“The Exposure Triangle” is a catchy phrase meant to encompass the three factors which affect the exposure of a photograph of a scene with a given amount of light. It’s often given to new photographers as a learning aid.
I’m not sure if he invented it, but it is certainly popularized by Bryan Peterson, as in his book Understanding Exposure. (The popular web site Steve’s Digicams gives Peterson credit for the term, as do other authors).
The three factors are:
- Shutter — how long you let light in
- Aperture — how large of an opening you let light through (how much at once)
- ISO — how sensitive your film or sensor is to light
Each factor is interchangeable in terms of exposure, so that a decrease or increase in one factor must be met by the same amount of change in another. (More on this below!) And each has intrinsic secondary effects on your composition—longer and shorter shutter speeds freeze or blur motion, smaller apertures give more depth of focus, and generally higher ISO causes more noise as one attempts to get more signal out of less light.
The problem with the phrase “exposure triangle” is that the relationship between these three factors does not actually share any of the properties of a triangle other than “threeness”. That makes it a bad analogy, which can introduce more confusion than necessary, as new photographers attempt to reason from the information they’ve learned.
Let’s say we have a triangle where the sides (or corners—it doesn’t matter) represent a shutter speed of ¹/₆₀th, aperture of f/11, and ISO 100. We draw a triangle, and we label that “Properly Exposed for EV 13”. (See the Wikipedia article on EV for where the value “13” comes from). So far, so good—we’ve got our triangle.
Now, what if we want to change the shutter speed to ¹⁄₃₀th, and the aperture to f/16? That should give the same exposure. But what happens to our triangle? Do we double the size of one line, and halve the other? Or is there some other relationship that’s meaningful?
It doesn’t take much mucking about with a pencil and paper to determine that, no, this just breaks down. If you attach any actual meaning to the dimensions of the sides or the angles of the corners, not only is there no relationship to the area or size of the triangle, many settings yield impossible triangles even though they’re perfectly valid exposure settings.
An alternate approach would be to leave the triangle’s geometry constant, and put labels along the sides. This is somewhat more useful for thinking about the non-exposure effects of the parameters, but fails on actually showing anything about exposure. (And worse, may cause confusion by implying a linkage between the factors where they come together at the corners—how does bokeh connect with motion blur?)
Basically, it’d be just as useful to say The Exposure Clover, or The Exposure Tricycle, or the The Exposure Set of Juggling Balls. Or the Exposure Branches of the U.S. Government, although that may be harder to draw in an intro-to-photography book. I humbly submit the following illustration for anyone’s use; I’ll leave the other suggestions as an exercise.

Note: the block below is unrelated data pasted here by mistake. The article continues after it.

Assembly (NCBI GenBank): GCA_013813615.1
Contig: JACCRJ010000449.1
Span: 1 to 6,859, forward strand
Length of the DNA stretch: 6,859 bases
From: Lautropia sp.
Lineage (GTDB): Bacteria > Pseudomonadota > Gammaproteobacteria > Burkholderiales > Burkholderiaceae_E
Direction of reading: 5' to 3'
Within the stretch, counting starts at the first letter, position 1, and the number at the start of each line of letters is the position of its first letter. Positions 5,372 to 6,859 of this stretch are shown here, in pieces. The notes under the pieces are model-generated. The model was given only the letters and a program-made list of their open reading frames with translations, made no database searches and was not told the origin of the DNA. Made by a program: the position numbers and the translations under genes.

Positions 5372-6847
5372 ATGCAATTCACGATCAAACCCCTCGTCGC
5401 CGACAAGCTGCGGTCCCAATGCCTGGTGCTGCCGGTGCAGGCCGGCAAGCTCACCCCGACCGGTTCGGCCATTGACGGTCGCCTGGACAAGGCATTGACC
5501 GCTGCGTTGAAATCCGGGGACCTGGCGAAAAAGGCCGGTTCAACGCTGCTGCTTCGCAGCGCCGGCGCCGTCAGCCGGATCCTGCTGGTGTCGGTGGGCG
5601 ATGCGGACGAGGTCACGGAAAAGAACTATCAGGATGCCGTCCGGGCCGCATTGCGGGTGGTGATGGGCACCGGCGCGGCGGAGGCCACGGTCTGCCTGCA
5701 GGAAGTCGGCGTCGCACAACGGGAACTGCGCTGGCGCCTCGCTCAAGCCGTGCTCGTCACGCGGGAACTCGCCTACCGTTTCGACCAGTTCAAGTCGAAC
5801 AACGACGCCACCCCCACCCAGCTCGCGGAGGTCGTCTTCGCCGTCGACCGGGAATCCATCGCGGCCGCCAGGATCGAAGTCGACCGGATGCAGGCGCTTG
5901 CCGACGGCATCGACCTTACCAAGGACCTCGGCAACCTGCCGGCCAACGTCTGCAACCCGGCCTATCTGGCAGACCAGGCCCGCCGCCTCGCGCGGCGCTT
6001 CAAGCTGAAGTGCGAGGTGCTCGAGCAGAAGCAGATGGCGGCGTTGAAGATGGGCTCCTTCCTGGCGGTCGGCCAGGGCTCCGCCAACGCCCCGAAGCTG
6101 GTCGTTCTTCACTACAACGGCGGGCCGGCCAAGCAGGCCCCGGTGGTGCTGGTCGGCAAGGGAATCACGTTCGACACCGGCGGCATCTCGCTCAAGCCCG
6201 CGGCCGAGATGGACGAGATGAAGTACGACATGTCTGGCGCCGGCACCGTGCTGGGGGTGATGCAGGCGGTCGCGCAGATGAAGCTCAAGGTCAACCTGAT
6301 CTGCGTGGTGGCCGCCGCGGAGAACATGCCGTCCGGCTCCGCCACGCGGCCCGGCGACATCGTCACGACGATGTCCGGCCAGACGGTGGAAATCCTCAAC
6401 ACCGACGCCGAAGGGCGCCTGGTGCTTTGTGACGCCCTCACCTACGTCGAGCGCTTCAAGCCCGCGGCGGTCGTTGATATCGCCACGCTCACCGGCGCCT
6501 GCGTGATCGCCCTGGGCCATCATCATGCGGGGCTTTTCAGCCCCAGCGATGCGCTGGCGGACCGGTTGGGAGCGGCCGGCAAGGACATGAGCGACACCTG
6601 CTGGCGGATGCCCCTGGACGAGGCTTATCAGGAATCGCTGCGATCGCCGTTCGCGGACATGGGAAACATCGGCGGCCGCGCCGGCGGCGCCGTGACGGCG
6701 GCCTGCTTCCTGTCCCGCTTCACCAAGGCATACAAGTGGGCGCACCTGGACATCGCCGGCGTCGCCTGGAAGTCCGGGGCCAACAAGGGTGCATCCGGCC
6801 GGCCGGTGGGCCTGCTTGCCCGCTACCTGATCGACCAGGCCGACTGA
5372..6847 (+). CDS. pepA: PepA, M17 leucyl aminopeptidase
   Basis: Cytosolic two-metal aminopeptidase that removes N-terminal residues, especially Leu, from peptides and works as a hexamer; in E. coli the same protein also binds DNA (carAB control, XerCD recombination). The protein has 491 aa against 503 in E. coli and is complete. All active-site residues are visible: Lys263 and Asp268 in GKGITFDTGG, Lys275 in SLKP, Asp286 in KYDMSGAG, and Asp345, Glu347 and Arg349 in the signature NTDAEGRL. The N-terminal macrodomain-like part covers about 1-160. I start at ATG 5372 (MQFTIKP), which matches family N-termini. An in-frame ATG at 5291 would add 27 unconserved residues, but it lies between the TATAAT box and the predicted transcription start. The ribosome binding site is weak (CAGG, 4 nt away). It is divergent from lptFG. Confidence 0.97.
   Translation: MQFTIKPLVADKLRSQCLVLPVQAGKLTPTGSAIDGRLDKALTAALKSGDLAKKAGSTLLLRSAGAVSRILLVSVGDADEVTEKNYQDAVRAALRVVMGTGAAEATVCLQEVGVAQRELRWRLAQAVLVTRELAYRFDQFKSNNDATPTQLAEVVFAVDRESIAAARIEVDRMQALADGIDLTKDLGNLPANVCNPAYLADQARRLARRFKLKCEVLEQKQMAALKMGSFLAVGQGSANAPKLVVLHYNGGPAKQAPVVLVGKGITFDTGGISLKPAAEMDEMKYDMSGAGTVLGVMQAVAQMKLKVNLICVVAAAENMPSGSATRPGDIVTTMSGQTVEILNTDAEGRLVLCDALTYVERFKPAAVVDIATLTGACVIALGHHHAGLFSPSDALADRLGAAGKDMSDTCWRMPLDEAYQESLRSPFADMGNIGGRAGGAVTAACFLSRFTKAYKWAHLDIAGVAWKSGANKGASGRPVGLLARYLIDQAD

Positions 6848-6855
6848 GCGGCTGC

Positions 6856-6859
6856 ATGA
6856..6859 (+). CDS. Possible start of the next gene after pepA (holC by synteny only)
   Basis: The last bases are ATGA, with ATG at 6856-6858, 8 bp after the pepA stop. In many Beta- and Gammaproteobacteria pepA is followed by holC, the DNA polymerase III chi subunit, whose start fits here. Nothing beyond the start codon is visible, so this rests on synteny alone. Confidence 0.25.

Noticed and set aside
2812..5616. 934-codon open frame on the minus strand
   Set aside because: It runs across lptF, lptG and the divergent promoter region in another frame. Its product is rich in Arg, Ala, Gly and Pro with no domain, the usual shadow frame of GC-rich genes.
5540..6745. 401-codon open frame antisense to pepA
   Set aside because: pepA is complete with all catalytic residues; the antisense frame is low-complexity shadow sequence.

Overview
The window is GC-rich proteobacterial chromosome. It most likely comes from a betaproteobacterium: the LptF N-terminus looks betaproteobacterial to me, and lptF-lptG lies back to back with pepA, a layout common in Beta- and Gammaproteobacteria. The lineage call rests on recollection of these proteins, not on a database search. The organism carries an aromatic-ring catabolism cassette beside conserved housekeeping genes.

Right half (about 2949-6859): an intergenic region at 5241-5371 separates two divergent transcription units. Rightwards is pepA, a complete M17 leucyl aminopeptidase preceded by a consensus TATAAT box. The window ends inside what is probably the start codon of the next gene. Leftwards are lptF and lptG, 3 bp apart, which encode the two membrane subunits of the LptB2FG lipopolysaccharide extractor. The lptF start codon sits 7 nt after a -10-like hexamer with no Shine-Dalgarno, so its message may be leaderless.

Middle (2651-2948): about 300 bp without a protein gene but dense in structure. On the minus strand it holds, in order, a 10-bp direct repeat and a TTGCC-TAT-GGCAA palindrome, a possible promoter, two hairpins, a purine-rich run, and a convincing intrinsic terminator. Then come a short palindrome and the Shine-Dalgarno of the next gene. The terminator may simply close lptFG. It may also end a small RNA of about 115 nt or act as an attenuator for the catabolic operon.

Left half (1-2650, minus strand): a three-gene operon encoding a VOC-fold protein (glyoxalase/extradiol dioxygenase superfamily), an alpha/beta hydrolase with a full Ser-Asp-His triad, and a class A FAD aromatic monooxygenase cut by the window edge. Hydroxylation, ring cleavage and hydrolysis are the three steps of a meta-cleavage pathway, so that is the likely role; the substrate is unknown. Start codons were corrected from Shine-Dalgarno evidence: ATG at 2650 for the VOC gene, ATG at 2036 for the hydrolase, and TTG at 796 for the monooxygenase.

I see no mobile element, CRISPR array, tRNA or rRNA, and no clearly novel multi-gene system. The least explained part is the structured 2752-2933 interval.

(But I’m not ending with unhelpful sarcasm, I promise. Keep reading below.)
I’m joking, but I’m also serious: there’s nothing particularly useful about the triangle for explaining these factors, and in fact it might be detrimental. So, we might as well use something funny, if the only point is to be memorable and associated with the number three.
If you’re not fond of math and details, you can stop right here. Just remember:
- There are three exposure factors you can change on your camera, assuming fixed lighting in the scene.
- If you want to darken or lighten the resulting image, you can change any one of the three (up until the inherent limits of each factor). For example, if you want to brighten an image taken at ISO 400, f/8, and shutter speed ¹⁄₁₂₀th of a second by one stop, you could change any one factor: ISO to 800, aperture to f/5.6, or shutter to ¹⁄₆₀th. (If you change all three, that’d make a three stop change, of course.)
- If you want to keep the exposure the same but change a factor, you can change either of the other two factors in the opposite direction. So, for the example of ISO 400, f/8, ¹⁄₁₂₀th, if you wanted to freeze motion better with a shutter of ¹⁄₂₄₀th, you could keep the exposure the same by changing either ISO to 800 or aperture to f/5.6.
Or, (if you are interested in thinking of this geometrically) we can use a better representation: The Exposure Cuboid—a rectangular box. That sounds nerdier and not nearly as catchy, but it has the advantage of actually being useful. Each dimension—width, length, height—corresponds to one of the exposure factors, and the volume of the box corresponds to the the exposure.
This works out exactly right. Each of the three settings can be adjusted independently, and a doubling of any of them doubles the overall exposure—or cutting one in half cuts the overall exposure by half. This is just the same way that changing the length of one of the sides of a box changes its volume. So, we get both a visual analogy and an accurate mathematical representation.